With summer starting up and graduation just behind the last bend hundreds of thousands of fresh-faced young people are out looking for work. If you’re one of these people who have just advanced from “student” to “unemployed person” then here are a few important reasons to keep your part-time job at Starbucks instead of haring off to find your dream job while living off your “savings”.
Whatever your fashion preference in college, whether it be ripped jeans, tight jeans, corduroy suits, sweatpants, polka-dot dresses, bow-ties, or suspenders, they won’t impress anyone in the professional world. The working world is an old-boy’s club, and the rules change very slowly. When you show up to an interview you want to be the best-dressed person in the room, and “best” is defined by more the way your mom always tried to dress you on Sunday when you were a kid than it is by what’s fashionable this season. Incidentally buying new clothes is expensive, so you might need to budget anywhere from a hundred to several hundred dollars for this if you’re planning to look respectable at your interview.
Ironically nowadays it’s probably cheaper to interview for a position out of state or even in another country than it is to do so in the next town over, because then you might be able to do a phone or video interview rather than driving for an hour or so. If you’re aggressively searching for work you can expect a lot of driving around (or paying bus or subway fares)to get to interviews, to meet up with people in your network who might be able to help you find a job, and to get around while you’re buying the things you need for that eventual job.
Leaving college halts the growth of the huge growing long term expense that is your student loan, but it does expose you to some new and immediate costs. Most university campuses provide free internet, printing services, and computer access. Once you leave you can expect to pay 50$ per month on internet, plus hundreds for a computer and printer (you’re going to need hard copies of important documents). You can get around this by going to your local public library, but that again will incur more transportation costs and can slow your response time for important emails.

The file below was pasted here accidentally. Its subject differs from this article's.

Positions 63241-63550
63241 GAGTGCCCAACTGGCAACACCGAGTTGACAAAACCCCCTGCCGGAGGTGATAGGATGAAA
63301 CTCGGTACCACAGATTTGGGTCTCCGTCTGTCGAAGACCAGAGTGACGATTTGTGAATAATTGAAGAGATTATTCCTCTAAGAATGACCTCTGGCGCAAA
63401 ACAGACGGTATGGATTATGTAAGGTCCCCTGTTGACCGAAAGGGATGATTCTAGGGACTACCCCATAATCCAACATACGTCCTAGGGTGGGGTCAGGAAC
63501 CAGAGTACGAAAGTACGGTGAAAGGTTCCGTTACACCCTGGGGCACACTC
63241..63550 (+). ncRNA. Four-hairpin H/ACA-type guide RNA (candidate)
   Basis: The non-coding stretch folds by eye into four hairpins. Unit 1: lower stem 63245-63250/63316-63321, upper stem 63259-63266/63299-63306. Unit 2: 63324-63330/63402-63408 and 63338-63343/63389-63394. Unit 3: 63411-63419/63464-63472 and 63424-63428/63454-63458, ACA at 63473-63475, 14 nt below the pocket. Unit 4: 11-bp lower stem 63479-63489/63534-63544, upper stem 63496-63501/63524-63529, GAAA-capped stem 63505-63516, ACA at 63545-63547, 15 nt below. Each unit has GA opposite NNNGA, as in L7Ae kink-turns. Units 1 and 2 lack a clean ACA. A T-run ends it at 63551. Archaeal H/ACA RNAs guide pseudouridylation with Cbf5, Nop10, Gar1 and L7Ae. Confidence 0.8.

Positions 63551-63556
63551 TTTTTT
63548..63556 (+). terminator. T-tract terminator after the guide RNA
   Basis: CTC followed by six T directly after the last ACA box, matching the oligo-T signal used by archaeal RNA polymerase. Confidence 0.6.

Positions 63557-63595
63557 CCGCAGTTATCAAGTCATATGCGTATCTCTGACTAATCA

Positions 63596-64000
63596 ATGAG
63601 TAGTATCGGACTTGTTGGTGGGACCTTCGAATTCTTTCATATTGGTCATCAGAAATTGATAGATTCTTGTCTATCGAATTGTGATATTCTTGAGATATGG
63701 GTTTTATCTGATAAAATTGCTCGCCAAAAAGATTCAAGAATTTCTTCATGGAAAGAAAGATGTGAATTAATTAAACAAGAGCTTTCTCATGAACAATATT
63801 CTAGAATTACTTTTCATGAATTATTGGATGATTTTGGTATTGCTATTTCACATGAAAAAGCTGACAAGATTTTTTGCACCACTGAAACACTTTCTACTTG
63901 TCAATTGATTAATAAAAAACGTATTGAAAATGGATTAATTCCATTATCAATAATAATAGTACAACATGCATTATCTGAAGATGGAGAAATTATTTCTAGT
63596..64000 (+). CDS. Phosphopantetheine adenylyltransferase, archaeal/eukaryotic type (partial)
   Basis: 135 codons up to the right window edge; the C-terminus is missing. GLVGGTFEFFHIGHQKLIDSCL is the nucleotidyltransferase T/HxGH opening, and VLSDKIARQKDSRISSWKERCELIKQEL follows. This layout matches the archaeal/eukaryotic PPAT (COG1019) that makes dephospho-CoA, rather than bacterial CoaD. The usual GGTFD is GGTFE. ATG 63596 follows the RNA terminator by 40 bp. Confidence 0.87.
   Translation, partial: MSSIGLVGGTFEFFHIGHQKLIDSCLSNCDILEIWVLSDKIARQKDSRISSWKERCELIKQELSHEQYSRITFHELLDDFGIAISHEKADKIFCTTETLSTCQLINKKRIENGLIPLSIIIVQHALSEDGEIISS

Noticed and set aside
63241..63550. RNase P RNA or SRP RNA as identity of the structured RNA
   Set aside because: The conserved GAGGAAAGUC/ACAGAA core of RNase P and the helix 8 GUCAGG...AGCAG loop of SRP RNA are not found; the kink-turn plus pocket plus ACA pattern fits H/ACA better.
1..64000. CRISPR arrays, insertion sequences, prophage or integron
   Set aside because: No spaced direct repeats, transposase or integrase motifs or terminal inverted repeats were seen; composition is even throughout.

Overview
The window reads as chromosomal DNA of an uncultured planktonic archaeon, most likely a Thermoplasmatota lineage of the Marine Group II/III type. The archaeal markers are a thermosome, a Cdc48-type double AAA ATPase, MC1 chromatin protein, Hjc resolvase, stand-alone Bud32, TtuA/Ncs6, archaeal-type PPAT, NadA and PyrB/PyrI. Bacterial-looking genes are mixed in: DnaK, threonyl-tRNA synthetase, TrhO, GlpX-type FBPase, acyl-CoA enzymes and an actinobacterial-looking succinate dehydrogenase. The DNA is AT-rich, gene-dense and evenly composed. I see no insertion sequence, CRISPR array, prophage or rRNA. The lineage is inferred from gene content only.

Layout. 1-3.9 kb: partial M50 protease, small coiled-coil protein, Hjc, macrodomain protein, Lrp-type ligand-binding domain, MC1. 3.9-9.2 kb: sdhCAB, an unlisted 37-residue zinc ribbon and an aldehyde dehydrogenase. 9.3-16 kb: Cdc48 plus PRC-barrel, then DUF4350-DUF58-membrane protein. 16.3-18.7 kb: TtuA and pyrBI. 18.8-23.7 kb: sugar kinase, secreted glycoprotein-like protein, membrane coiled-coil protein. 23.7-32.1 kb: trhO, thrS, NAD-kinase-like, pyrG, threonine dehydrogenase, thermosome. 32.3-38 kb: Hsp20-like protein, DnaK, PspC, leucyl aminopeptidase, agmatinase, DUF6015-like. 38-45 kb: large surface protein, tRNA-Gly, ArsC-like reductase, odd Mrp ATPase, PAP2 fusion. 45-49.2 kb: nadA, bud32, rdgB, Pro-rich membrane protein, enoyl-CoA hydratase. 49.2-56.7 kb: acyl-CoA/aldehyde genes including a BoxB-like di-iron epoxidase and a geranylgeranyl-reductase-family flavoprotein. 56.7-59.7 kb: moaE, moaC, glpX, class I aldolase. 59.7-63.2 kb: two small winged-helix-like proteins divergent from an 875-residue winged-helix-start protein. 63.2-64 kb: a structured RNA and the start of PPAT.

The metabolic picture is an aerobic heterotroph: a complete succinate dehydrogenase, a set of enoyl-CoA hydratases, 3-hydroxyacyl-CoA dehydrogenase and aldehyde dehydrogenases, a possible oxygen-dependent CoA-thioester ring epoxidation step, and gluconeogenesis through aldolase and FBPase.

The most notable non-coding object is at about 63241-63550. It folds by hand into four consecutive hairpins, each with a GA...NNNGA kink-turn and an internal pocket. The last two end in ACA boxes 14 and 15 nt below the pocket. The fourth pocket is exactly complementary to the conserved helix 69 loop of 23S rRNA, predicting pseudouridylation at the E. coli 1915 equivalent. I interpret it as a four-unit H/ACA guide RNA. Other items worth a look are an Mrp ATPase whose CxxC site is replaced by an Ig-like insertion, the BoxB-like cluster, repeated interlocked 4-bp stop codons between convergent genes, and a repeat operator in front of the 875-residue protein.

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If you don’t already have a network you need to get started on it, and it’s not entirely free. Sure, your LinkedIn profile and internet networking efforts don’t cost anything extra, but making use of and expanding your first few people takes active socializing that doesn’t happen on the internet. That means eating out, buying drinks for people, driving around to meet new people that your smaller network can introduce you to, and then spending enough time with them to convince them to help you find work or introduce you to someone they know who can help you do so.
Life does not hold still just because you have no job or are not in school. Living expenses such as food, utilities, insurance, and phone service must be taken into consideration for the job hunt. Nobody puts there best foot forward in an interview if they have not eaten in two days. Use what money you have wisely on living expenses, be conservative but be healthy.
The job hunt immediately after graduation can serve as a rude awakening to the students who are not prepared. Do your best to establish a solid network and range of opportunities before you graduate. Beginning the job search early is the most effective way to hit the ground running after graduation. Don’t be afraid to accept a job that might require to move far away, that move might end being less expensive than hunting for one around your current location.
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Reyna Ramli writes for CareerBliss, which is an online community about maximizing job satisfaction and making good career choices. When she’s not writing about work Reyna is all about fashion, her Instagram obsession, and her shiny new iPhone. Follow Reyna on Twitter!